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Twin block /certified fixed orthodontic courses by Indian dental academy

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Twin block /certified fixed orthodontic courses by Indian dental academy

  1. 1. INDIAN DENTAL ACADEMY Leader in continuing dental education
  2. 2. Case selection criteria 1. 2. 3. 4. 5. 6. 7. Angles Class II division I malocclusion with good arch form Uncrowded or well aligned lower arch Upper arch that is aligned or can be aligned An overjet of 10-12 mm and a deep overbite A full unit distal occlusion in the buccal segments Clinically good VTO Patient in active phase of growth
  3. 3. Construction 1. Good set of impressions 2. Accurate construction bite 3. Models mounted on an articulator
  4. 4. Bite registration There are two types of bite gauges used to register bite for twin block: 1. George bite gauge 2. Exactobite gauge
  5. 5. George bite gauge Has a sliding jig attached to a millimeter scale Designed to measure the protrusion path of the mandible and can record a protrusive bite of no more that 70% of the total protrusion path.
  6. 6. Exactobite or Projet Bite Gauge Incisal portion has three incisal grooves to be positioned on the incisal edge of the upper incisor A single groove on the opposing side that engages the incisal edge of the lower incisor. The appropriate groove is selected
  7. 7. • Designed to record a protrusion bite for construction of twin blocks. • Registers 2 mm vertical clearance between the incisal edges of the upper and the lower incisors. • 5 or 6 mm of clearance in the first premolar region and 2 mm of clearance distally in the molar region • Ensures that space is available for vertical development of posterior teeth to reduce the overbite.
  8. 8. Procedure First rehearse the procedure of bite registration with patient using a mirror. The patient is instructed to close correctly into the bite gauge before applying the wax. The patient should be instructed to occlude with the midlines coincident and the upper incisors occluding in the appropriate groove to reduce the overjet when the mandible closes into the incisal guidance groove. A relatively firm wax which is dimensionally stable is used to register the occlusion.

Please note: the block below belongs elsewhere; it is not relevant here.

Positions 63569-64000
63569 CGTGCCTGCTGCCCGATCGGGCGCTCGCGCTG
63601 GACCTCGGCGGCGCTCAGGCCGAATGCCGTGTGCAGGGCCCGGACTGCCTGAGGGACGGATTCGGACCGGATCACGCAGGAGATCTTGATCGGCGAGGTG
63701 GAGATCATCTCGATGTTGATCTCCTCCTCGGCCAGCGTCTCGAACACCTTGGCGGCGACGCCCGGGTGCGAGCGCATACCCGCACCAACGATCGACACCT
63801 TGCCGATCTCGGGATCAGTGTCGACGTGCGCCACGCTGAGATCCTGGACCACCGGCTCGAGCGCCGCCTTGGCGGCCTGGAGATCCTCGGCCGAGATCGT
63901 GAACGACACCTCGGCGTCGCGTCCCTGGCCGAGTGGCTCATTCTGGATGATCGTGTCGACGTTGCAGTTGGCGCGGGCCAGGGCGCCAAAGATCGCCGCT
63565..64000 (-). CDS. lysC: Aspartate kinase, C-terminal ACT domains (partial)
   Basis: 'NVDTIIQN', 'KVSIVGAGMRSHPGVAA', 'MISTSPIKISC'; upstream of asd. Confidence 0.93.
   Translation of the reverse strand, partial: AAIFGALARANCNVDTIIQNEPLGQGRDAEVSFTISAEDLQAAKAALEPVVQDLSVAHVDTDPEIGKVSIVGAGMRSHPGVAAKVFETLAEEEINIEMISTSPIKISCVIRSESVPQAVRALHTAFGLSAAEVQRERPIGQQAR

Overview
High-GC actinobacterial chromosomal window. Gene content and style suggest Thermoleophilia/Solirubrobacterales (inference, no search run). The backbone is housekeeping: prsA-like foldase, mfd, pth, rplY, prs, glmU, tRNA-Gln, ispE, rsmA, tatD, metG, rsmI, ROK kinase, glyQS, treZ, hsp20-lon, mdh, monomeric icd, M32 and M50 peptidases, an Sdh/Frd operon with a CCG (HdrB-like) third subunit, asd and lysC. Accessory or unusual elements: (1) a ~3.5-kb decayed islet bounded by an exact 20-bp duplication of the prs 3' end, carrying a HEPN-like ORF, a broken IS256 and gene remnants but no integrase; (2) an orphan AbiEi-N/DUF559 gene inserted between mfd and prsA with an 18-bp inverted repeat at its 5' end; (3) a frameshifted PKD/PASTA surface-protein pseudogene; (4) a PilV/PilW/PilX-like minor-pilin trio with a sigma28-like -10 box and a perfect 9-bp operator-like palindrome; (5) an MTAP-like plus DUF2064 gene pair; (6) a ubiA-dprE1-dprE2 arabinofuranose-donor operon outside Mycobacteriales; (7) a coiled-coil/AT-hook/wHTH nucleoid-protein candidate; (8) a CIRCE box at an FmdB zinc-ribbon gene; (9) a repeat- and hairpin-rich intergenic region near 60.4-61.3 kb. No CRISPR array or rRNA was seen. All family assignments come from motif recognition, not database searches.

9. 9. Guidelines Horizontal consideration: According to the Roccabado (1992), the position of maximal protrusion is not a physiological position and the range of physiological movement of the mandible is only 70% of the total protrusive path. This is also called freedom of movement.
  10. 10.  Total protrusion path is calculated by measuring the overjet in most retruded position and then in the most maximal protrusion and finding the difference between the two.  The initial activation should not exceed 70% of the protrusive path.  Average 5 – 10 mm on initial activation, depending upon the freedom of movement in protrusion function.  This degree of activation allows an overjet as large as 10 mm to be corrected.
  11. 11. Midline consideration: Centre lines should be coincident provided no dental asymmetry is present
  12. 12. Vertical consideration: Two factors determine the amount of vertical clearance. They are: 1)Thickness of the bite block Adequate vertical clearance must be available between the cusps of the upper and lower first premolars or deciduous molars to accommodate blocks of sufficient thickness to activate the appliance.
  13. 13. 2)The vertical activation must open the bite beyond the freeway space to ensure that the patient can not drop the mandible into rest position and negate the proprioceptive functional response of the inclined planes.